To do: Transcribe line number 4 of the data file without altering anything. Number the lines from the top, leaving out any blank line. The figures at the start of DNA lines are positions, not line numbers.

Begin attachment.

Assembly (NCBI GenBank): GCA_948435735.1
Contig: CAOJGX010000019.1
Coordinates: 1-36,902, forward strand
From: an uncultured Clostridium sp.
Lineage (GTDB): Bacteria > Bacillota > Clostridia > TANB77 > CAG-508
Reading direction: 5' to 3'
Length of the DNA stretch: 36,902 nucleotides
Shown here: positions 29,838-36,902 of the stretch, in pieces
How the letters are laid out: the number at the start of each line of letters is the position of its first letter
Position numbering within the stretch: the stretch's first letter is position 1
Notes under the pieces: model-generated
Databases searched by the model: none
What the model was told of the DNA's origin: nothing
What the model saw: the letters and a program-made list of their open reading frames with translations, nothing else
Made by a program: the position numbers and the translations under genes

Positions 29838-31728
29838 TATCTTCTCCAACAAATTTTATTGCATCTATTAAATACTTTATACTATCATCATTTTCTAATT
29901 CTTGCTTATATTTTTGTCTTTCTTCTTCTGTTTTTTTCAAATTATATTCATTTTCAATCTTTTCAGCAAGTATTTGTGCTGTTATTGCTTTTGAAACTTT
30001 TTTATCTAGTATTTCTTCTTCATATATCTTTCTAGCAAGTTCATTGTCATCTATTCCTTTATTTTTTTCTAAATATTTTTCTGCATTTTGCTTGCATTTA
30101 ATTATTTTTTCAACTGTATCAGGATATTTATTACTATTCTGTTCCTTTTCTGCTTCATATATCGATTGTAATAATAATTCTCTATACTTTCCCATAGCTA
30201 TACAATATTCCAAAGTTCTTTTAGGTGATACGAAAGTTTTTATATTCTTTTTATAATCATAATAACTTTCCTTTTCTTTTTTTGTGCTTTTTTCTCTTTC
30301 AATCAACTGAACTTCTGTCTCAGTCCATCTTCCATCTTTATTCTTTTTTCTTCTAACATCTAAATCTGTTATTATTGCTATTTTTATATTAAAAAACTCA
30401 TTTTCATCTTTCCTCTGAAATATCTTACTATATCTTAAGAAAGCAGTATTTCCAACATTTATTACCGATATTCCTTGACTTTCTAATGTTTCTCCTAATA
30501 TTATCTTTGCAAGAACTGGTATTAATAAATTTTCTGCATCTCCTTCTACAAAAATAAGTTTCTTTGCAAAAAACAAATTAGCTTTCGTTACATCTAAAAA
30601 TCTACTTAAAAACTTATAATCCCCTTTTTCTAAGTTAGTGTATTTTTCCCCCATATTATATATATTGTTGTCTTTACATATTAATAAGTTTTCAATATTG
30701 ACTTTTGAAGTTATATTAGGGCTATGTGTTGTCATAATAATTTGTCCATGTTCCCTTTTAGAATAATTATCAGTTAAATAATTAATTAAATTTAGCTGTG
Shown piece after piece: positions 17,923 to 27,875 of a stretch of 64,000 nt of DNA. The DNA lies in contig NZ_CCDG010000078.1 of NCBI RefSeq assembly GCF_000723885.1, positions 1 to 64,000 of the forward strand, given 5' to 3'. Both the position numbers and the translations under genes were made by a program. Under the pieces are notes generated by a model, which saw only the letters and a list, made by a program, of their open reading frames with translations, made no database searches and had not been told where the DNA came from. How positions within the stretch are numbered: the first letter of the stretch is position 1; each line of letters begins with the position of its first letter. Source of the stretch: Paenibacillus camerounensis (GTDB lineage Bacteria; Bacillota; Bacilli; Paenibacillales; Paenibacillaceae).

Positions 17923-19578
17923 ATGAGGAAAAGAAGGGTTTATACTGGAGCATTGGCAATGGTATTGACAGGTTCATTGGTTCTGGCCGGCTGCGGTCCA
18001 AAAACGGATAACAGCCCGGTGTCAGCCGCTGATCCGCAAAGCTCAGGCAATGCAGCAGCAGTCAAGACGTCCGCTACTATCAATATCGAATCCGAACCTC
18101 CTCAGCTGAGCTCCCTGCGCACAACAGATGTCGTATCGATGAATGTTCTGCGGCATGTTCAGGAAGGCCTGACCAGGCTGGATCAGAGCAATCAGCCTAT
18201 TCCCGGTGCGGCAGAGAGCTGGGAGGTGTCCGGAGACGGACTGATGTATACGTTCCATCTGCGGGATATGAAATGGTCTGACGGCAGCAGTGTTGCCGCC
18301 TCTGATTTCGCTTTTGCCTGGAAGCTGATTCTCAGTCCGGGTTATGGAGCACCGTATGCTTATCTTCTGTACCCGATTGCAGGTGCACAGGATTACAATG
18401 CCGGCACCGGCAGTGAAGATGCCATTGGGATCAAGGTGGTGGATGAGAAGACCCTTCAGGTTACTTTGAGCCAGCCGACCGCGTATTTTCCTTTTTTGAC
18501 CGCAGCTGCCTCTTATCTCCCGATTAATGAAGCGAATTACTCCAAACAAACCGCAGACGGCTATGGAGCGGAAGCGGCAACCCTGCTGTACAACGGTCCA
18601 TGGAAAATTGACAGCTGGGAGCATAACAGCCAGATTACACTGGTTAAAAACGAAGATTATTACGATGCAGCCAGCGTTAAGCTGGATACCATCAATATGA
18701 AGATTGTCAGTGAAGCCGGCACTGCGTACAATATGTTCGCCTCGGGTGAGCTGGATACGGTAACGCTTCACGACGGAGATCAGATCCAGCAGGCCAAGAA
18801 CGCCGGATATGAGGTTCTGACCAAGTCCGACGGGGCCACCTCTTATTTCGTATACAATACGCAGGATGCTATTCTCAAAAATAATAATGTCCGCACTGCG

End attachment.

From: an uncultured Clostridium sp.